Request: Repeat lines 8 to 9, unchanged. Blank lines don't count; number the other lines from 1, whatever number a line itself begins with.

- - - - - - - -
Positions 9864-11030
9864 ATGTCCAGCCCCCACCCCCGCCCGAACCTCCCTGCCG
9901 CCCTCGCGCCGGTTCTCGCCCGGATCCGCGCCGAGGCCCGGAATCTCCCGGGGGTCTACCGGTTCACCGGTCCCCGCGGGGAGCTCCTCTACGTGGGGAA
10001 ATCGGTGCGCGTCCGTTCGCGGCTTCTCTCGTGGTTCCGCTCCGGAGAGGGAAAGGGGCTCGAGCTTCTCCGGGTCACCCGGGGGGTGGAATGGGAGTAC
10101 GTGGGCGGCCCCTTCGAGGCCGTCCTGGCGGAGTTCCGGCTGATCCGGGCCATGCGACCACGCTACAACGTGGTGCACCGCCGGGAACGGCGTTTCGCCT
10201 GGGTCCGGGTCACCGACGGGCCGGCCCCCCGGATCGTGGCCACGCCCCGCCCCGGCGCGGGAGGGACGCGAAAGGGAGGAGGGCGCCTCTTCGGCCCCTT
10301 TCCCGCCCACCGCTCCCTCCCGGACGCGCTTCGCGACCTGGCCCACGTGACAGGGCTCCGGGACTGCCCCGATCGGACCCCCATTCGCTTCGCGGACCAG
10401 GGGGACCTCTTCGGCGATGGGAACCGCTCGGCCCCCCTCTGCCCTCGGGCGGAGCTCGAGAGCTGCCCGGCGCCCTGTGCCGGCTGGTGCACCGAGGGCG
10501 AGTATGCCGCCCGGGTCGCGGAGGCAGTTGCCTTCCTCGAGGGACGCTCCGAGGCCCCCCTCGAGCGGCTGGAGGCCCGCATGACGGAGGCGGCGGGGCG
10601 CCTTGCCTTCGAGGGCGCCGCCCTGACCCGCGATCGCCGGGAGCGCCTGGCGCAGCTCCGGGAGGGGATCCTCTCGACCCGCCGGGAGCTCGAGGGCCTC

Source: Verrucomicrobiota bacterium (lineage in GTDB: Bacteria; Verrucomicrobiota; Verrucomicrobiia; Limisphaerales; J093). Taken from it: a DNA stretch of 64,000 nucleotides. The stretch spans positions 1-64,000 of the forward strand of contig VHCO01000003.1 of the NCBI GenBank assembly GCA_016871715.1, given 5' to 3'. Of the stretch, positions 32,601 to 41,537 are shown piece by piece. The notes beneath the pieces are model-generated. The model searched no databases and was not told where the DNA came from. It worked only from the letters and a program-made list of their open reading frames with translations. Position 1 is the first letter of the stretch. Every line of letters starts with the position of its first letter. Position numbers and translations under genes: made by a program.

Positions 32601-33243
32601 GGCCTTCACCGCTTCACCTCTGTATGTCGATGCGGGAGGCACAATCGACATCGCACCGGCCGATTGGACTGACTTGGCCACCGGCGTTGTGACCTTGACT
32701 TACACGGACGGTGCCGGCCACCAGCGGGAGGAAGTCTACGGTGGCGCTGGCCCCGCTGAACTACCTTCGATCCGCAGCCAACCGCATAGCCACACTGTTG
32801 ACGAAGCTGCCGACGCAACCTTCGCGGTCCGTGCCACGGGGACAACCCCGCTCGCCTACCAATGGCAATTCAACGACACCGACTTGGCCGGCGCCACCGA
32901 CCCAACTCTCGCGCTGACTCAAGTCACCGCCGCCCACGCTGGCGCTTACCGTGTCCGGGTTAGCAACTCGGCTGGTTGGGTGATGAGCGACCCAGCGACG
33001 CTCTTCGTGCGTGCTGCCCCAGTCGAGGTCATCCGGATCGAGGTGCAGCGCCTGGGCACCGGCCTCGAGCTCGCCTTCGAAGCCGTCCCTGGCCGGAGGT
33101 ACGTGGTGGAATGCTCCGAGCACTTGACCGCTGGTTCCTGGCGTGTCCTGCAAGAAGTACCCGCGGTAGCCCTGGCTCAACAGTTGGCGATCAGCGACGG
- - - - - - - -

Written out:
10401 GGGGACCTCTTCGGCGATGGGAACCGCTCGGCCCCCCTCTGCCCTCGGGCGGAGCTCGAGAGCTGCCCGGCGCCCTGTGCCGGCTGGTGCACCGAGGGCG
10501 AGTATGCCGCCCGGGTCGCGGAGGCAGTTGCCTTCCTCGAGGGACGCTCCGAGGCCCCCCTCGAGCGGCTGGAGGCCCGCATGACGGAGGCGGCGGGGCG